The number of people who build software is growing, thanks in part to educational alternatives that have emerged over the last few years—from online offerings like Code Academy and Code School to intensive immersion programs like Dev Bootcamp and Starter League. Free online courses and local meetup groups are helping make coding more accessible, and it's exciting to see the diversity of the technical community expand.
Here in Chicago, we've recently launched a local chapter of Girl Develop It, an international organization "that exists to provide affordable and accessible programs to women who want to learn software development through mentorship and hands-on instruction." It's all about creating a non-threatening environment where people can learn, practice their skills, and network.
We recently wrapped up our first class, an Introduction to HTML/CSS that ran for two hours, one night a week for four weeks, and included nineteen women and two men. Many of the participants work with developers on a regular basis—as project managers, account managers, social media specialists, marketing managers, or graphic designers. Some are interested in making a permanent career change and becoming developers, while others want to get better at their current jobs and improve their communication with the coders on their teams. It was fun to watch their excitement, confidence, and curiosity grow as their web pages came to life, and they were able to control things they once considered magic.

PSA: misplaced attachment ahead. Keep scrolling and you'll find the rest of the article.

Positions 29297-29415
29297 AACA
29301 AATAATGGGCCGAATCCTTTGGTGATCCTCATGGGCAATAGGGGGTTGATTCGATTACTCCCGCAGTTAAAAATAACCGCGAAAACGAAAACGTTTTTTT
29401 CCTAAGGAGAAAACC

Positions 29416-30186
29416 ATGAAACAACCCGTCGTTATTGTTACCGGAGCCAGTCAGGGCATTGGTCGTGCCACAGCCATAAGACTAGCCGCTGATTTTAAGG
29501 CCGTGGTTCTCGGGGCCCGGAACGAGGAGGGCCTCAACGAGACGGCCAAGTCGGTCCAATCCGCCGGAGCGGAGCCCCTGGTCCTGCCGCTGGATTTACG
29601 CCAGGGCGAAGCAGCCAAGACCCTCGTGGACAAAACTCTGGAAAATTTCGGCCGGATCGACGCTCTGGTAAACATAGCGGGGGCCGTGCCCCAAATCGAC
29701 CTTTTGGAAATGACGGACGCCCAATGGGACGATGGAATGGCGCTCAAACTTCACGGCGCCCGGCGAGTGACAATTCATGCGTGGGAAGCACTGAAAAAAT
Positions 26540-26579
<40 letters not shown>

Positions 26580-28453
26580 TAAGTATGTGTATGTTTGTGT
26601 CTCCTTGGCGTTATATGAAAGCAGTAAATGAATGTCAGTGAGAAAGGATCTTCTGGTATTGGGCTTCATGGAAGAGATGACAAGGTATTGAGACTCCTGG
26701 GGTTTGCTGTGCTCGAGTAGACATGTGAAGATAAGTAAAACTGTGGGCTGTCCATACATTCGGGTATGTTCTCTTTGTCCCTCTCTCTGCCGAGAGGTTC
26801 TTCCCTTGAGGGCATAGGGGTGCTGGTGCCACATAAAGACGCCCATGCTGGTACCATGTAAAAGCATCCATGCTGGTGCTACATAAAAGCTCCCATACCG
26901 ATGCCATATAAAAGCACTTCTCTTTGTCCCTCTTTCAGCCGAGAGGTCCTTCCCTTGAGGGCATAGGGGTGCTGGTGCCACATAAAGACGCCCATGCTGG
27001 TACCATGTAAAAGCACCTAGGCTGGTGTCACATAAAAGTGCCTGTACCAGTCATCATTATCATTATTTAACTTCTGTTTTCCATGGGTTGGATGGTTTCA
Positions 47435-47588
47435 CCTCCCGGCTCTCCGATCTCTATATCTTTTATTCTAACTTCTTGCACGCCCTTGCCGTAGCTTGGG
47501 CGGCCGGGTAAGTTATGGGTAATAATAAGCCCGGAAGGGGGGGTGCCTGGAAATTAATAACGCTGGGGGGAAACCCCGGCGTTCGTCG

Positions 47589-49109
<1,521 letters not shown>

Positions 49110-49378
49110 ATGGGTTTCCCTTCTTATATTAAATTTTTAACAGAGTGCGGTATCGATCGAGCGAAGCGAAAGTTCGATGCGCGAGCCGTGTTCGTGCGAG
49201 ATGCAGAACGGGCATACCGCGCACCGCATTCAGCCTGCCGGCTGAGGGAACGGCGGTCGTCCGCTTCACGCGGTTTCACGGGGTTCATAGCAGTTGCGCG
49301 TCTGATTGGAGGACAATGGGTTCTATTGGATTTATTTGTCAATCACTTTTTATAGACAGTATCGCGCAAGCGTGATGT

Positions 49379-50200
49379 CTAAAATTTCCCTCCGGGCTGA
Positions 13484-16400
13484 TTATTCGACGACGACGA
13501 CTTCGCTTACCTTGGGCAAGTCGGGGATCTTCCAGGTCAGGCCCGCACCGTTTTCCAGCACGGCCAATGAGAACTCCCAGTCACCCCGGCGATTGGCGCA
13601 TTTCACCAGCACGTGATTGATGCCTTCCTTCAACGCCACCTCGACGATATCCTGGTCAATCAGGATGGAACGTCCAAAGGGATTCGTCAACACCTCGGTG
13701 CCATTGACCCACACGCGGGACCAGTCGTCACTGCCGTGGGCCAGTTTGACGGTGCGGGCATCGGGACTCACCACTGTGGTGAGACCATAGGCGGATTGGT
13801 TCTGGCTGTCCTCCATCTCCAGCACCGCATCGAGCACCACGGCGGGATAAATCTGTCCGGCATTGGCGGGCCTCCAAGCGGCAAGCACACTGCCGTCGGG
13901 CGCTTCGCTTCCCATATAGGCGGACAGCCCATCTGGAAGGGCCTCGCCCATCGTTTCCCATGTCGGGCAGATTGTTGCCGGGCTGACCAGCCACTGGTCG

Some of these women may now go off and practice on their own, explore online courses, sign up for the next Girl Develop It class, or even make the leap to a bootcamp program. Building software is fun and rewarding! It's so great to see people who had never considered it a possibility have a chance to launch a new career in coding.
And if you know any women who are interested in coding, please tell them about Girl Develop It!